Applications are still open for a Coast and Country Primary Care (CCPC) scholarship scheme which aims to provide financial peace of mind for First Nation’s people studying at TAFE or University on the Central Coast.
CCPC Chief Executive Officer, Kathy Beverley, said the inaugural scholarship scheme was launched last year and has supported four students with the cost of their studies.
“Our scholarship program provides financial assistance for textbooks and other learning supports for people undertaking studies in the community services or related health fields,” she said.
“At CCPC we are committed to supporting the development of pathways for Aboriginal and Torres Strait Islander students by also providing opportunities for scholarship recipients to undertake work placements with us.
“We’re committed to growing the diversity of the community services workforce through this program, which was an action from our Reconciliation Action Plan.”
Eight scholarships are awarded each year with recipients receiving $1,250 to assist with textbooks and other learning resources.
Former recipient Jacob Smeaton is a Gunditjmara man who grew up on the Central Coast.
Currently employed as Project Officer for Barang Regional Alliance, he is also studying a Bachelor of Indigenous Studies majoring in Government Policy and Political Economy at Newcastle University.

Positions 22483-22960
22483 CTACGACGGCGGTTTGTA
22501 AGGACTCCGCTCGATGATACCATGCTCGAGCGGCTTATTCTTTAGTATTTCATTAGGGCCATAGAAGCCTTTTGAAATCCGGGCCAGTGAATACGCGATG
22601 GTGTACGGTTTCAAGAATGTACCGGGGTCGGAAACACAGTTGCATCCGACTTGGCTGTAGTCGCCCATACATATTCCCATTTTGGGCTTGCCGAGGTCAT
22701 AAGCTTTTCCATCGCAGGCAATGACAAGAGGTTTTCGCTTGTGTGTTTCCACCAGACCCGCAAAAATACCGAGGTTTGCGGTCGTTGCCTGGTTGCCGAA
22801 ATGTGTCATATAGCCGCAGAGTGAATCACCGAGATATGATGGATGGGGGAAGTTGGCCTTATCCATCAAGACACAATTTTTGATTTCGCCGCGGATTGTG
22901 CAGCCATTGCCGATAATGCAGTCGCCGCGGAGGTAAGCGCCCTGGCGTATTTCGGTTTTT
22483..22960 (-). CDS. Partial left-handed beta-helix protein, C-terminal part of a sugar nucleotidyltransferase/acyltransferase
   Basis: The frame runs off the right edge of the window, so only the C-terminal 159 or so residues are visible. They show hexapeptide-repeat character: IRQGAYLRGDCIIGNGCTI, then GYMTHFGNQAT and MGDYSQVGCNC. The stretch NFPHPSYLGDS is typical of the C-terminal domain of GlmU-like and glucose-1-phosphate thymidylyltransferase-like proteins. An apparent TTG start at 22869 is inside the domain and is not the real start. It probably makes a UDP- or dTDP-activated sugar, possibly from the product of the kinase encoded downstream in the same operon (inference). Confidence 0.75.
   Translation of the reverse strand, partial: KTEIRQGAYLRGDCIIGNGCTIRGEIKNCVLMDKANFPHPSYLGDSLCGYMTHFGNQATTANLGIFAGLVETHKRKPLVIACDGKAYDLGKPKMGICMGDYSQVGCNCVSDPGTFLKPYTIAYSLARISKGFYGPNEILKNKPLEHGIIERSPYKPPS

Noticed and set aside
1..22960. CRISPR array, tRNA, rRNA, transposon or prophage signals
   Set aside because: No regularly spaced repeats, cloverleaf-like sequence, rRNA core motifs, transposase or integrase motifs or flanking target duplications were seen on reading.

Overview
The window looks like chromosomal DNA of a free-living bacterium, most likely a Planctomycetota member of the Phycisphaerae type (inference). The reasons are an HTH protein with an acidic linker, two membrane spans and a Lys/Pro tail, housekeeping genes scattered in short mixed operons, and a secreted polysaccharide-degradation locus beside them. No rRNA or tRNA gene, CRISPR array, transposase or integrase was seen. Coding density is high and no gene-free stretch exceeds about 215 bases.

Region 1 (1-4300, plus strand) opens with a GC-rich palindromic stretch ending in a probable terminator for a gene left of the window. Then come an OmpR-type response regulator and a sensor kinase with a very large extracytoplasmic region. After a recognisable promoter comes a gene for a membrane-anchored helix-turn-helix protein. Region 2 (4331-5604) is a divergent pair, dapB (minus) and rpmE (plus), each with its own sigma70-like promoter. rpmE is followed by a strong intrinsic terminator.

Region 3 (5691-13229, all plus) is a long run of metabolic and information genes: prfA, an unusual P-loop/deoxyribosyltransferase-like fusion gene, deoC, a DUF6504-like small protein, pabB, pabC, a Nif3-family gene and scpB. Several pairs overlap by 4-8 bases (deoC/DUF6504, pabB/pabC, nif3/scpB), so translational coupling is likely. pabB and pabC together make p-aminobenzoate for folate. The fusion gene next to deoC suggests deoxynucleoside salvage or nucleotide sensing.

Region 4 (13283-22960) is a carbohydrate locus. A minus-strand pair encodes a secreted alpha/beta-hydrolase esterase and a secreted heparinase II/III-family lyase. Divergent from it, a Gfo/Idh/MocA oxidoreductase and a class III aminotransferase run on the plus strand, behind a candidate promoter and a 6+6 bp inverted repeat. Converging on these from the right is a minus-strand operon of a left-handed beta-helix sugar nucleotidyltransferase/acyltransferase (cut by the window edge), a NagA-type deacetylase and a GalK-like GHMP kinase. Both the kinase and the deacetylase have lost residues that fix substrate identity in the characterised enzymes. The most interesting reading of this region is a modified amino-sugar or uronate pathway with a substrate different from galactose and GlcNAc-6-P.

Smeaton said the scholarship gave him financial peace of mind and freedom when it came to being able to afford his university textbooks.
He was also able to buy himself a new laptop.
“It has given me some tools and freedom to do my courses,” he said.
Smeaton plans to continue working with Aboriginal community and developing his leadership skills to influence positive and inclusive reform for Aboriginal people in Australia.
“I am also part of the Uluru Statement from the Heart dialogue and so reform is something that I am passionate about,” he said.
“In 5-10 years, hopefully I will be the CEO of a community-controlled organisation that works toward reform, especially for the Central Coast as we often get swallowed into Sydney or Newcastle.
“We are a standalone region with a large population of Aboriginal and Torres Strait Islander people and we have the fastest growing population in Australia; it’s important that we work together to have a unified voice.”
Fellow recipient Erica Smits is a Gamilaraay woman from Walgett in northwest NSW who has lived on the Central Coast since she was 12.
Smits, 40, is a Compliance Officer with the Office of the Registrar Aboriginal Land Rights Act 1983 (NSW), and is married with two children.
She was a late starter to tertiary education.
She graduated with a Bachelor of Business in 2021 and has since commenced her Master of Business in Social Impact with the University of NSW.
“I recently moved from a role as a Director with NSW Aboriginal Lands Council to the Office of the Registrar because I want to get into the political side of making land rights changes,” she said.
Smits used her scholarship money to buy an iPad and iPad pencil to use for her university studies.
She strongly encourages other Aboriginal or Torres Strait Islander people who are studying to apply for the CCPC scholarship.
“Go for it – sometimes it can be daunting, but if you don’t do it, we’re never going to get anywhere and one day we want to see the first female Aboriginal Prime Minister.”
Media release, Feb 22
Coast and Country Primary Care